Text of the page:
I hate LOTE!

Two years of trying to remove the outdated term ‘LOTE’ from my current school , it still sneakily appears on school documents, is still uttered by colleagues despite my constant nagging, and is still written neatly on the front of notebooks at the start of the school year. Sure, parents might not realise the term LOTE is outdated as they prepare their children’s materials, but it’s been off the booklist for years and no-one is writing SOSE on notebooks now that we have History in its place.

My battle lies not only within the school, but it extends to those who should know better. Until recently OneSchool, the interface for Qld state school teachers to organise and input report results, the subject area was listed as LOTE. We have a LOTE Library and LOTE Coordinators. This doesn’t align with the Australian Curriculum: Languages, the National Statement for Languages Education in Australian Schools, the Professional standards for accomplished teaching of languages and cultures, or numerous other government policy documents – and yet it still stubbornly remains.

Some might say that it’s just semantics, and that’s the attitude of most colleagues who mean well but just can’t empathise with my frustration. As Languages educators we understand the power of words, and the real implications the term LOTE has on the perception of our subject. Namely,

*The term LOTE is divisive, referring to English on one side and ‘everything else’ on the other. It’s a reflection of the Australian monolingual mindset, where English reigns supreme and there is little need to learn another language.

*The singular term LOTE assumes that it is one, all-encompassing subject, and does not acknowledge the intricacies unique to each individual language and the ways in which they should be taught. It relays to schools that one LOTE is interchangeable with another, something which is done all too commonly to overcome teacher shortages.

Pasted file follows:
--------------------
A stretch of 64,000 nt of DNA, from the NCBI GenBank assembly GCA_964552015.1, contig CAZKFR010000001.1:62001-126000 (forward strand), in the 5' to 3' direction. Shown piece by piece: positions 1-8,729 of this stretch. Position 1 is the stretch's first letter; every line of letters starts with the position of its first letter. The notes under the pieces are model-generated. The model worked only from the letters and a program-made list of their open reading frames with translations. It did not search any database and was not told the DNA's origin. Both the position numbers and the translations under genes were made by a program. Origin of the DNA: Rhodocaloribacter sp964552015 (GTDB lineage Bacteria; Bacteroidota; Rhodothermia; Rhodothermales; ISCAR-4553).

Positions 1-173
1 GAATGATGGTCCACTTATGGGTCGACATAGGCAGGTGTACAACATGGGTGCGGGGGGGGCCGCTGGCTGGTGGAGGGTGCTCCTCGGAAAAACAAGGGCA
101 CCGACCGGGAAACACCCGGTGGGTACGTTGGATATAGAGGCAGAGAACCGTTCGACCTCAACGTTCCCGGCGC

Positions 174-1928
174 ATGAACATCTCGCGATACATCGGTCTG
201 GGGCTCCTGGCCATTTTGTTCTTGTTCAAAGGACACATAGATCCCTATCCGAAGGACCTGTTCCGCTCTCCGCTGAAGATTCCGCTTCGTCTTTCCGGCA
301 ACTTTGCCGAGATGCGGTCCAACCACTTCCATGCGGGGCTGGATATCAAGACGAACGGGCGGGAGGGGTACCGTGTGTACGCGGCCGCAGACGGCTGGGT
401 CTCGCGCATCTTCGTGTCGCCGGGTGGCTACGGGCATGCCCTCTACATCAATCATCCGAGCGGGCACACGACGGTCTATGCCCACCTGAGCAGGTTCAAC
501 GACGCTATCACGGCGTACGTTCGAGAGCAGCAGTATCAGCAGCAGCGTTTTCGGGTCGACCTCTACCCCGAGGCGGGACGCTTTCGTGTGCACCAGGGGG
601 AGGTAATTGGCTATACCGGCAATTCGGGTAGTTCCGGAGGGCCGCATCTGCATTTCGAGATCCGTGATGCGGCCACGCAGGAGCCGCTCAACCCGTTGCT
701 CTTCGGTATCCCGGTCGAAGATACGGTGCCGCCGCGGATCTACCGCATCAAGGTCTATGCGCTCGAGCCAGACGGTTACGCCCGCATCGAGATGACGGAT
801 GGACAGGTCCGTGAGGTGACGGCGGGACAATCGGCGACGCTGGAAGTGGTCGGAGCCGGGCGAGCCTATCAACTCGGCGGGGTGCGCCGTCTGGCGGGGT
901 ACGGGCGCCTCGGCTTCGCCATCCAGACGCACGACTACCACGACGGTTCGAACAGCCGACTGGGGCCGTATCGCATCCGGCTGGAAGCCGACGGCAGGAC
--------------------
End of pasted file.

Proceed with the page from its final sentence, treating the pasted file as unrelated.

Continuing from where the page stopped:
*Students, parents, and the wider community, at a glance, don’t automatically know what the acronym means (regardless of how many times we tell them).  If we use terms like ‘the French classroom’ or ‘Chinese notebook’, it’s clear what is the subject is about. I wonder how many wide-eyed boys and girls think they are going to get some footy tips from Lote Tuqiri? We’re marginalised enough to be even less visible.

With the national curriculum rolling out, we have yet another opportunity to start fresh in Languages education. A new name brings new beginnings. Join me in my bid to rid this term from the common vernacular.


Do you think I’m overreacting?
What’s your opinion of the term LOTE?
Have you had success in getting the term removed from your school?

Add to the discussion in the comments below,
or in our facebook comments.


4 thoughts on “I hate LOTE!

  1. I empathise. My beef is with my colleagues who refer to LOTE when they get kids to line up, write timetables and newsletters for parents. It’s been just Japanese in my primary school since it was introduced in 1993. I wouldn’t expect them to say Nihongo but what’s so hard calling it Japanese instrad of LOTE or, God forbid, Languages.


    • Hi Margaret, it’s really something that has stuck, isn’t it? I really wonder why that is? I’ll place a bet that the lack of value placed on the subject accounts for the lack of willingness to make the change, even unconsciously if not consciously.


  2. I really believe that the younger a student starts a language the better as they begin to value learning another language from an early age. The younger students also build a relationship with the teacher over the years and in my case where I teach at small schools they walk in the next year knowing exactly what you expect so you can start teaching on day one.


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